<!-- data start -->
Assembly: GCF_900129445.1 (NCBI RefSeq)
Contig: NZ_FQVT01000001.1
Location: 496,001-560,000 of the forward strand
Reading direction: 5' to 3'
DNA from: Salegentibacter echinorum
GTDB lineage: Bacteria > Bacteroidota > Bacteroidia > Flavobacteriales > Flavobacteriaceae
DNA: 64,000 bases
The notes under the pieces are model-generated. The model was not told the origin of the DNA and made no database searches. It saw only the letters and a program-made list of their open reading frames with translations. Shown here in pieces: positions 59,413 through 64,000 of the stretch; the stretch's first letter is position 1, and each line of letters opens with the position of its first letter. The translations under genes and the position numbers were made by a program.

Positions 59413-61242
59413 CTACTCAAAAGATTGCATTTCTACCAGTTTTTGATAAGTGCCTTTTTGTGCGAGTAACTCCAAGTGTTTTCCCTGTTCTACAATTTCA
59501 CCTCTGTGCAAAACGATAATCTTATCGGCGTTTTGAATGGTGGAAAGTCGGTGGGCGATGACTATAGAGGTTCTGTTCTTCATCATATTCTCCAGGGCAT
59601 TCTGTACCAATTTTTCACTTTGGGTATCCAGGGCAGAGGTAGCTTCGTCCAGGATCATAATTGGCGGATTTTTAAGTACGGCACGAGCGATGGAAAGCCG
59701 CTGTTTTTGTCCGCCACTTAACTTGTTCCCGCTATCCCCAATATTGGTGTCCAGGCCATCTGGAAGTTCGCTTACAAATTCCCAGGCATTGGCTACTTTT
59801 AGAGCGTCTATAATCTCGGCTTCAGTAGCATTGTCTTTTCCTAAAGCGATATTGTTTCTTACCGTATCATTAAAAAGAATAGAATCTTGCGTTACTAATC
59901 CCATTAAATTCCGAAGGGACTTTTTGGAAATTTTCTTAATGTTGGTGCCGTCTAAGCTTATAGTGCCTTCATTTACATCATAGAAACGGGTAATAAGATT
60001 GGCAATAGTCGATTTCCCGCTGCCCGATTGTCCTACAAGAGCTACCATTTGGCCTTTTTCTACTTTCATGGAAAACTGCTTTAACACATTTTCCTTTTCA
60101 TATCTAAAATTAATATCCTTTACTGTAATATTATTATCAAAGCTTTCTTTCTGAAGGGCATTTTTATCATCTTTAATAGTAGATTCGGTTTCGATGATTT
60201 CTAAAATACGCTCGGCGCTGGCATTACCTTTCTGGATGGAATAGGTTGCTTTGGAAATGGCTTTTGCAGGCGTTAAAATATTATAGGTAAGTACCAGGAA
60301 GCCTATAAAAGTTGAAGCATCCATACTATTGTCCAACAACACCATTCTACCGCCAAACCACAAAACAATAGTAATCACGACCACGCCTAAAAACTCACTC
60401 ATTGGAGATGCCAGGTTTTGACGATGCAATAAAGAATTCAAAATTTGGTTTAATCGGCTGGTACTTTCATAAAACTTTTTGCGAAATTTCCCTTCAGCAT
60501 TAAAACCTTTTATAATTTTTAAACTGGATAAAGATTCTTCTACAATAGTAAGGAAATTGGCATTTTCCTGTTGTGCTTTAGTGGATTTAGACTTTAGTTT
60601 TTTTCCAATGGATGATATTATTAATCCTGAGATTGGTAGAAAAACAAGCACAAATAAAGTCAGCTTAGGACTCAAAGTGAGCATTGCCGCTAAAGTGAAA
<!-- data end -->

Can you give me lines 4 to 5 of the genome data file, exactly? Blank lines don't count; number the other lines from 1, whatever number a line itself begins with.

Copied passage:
Reading direction: 5' to 3'
DNA from: Salegentibacter echinorum